Saturday, February 11, 2017

4 tips to unmask phishing e-mails

4 tips to unmask phishing e-mails
Recently, email phishing has increased. The criminal Internet users are trying to elicit confidential access data with fake e-mails. Amazon, the Telekom, Paypal and other well-known enterprises are abused thereby. How to unmask phishing e-mails while reading, I'll show you in this post. Your email mailbox is handy because you can exchange in seconds with friends around the world. However, the digital mailbox is also a gateway for malicious programs. For a long time, cybercriminals have speculated on how to elicit access data from online Internet shops, banks, telecommunication providers or auction houses. The method is called phishing, is brand-threatening, but also to be unmasked, if you notice some important points.

Note 1: Incorrect links
In order to elicit confidential access data , most phishing e-mails use links. In the message section of the e-mail is usually reported by a supposed emergency or an account review. In the end, you will be redirected to a deceptively real-looking page from Amazon, Ebay, Telekom, Online-Bank & Co.. The page is wrong. Your logon data is intercepted here and forwarded directly to the hacker, who then has access to your account.

Basically you should never follow links in suspicious mails. If you are not sure whether an e-mail is genuine, call the sender's website manually in the browser. Then login with your access data. If there are really problems or important messages, the provider will inform you on his page. You can also find links to where you left the mouse over the link for a while. Outlook displays the destination address in a balloon and in the footer.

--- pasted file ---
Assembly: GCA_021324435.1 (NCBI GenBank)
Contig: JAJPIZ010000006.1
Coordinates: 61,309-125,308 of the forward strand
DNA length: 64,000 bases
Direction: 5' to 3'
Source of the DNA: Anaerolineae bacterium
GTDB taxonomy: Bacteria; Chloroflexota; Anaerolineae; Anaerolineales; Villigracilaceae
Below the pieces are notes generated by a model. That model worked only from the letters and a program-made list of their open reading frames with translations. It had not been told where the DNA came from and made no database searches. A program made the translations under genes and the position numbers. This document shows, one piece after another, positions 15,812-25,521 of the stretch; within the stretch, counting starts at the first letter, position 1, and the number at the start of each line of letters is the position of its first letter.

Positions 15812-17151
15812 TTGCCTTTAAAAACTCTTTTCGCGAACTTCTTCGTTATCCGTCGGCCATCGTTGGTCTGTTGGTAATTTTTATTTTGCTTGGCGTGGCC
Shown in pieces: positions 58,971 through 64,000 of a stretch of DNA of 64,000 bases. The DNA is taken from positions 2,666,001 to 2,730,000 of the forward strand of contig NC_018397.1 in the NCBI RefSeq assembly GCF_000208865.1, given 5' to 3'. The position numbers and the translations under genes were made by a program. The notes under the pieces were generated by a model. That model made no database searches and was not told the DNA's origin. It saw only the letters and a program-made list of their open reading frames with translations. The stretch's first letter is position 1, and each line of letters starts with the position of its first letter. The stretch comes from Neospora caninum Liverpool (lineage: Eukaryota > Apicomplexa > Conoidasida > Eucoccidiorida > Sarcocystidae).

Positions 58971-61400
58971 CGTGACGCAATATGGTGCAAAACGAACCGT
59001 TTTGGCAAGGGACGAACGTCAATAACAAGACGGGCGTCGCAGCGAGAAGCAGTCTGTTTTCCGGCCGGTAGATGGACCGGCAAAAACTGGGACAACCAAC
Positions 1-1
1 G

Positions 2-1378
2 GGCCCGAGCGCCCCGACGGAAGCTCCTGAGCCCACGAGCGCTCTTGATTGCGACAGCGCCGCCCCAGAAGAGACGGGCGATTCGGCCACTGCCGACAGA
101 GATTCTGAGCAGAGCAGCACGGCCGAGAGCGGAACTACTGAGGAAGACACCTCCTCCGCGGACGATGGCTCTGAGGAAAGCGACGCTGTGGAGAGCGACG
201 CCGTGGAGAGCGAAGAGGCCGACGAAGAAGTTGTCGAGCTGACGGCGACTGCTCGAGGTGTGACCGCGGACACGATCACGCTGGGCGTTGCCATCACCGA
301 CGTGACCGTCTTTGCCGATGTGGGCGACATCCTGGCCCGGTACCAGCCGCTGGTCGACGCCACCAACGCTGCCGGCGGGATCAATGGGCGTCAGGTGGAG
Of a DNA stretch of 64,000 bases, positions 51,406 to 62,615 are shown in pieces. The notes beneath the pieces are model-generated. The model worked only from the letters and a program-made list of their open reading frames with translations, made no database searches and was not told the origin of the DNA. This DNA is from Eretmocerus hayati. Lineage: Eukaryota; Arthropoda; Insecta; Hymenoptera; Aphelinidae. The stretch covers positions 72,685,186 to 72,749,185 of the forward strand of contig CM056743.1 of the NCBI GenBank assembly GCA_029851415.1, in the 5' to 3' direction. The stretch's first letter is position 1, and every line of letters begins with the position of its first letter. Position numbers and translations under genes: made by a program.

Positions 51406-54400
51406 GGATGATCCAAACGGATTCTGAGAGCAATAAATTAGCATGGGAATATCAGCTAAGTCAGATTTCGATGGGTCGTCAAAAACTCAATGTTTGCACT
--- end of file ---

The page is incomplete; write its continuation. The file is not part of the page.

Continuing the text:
Note 2: Check the sender address
Check the sender's address for each suspicious e-mail. For example, at the end, Amazon should be "@" or "@". This is the same with Telekom, Paypal & Co. If the address is different, even if it sounds similar, it is probably a phishing attempt.

Note 3: Incorrect spelling
Many e-mails are spelled out by spelling and grammar errors, as well as incorrect punctuation. The cybercriminals have, however, recently learned a lot. Since phishing e-mails often come from abroad, they can often be detected by missing umlauts. In any case, you should also react to suspicious e-mails even with the smallest errors with skepticism.

Note 4: No personal salutation
The hackers often lack complete address data. You are then not addressed in an e-mail with the correct name or general flare, such as "Ladies and Gentlemen". If an e-mail is disagreeable, delete it immediately.

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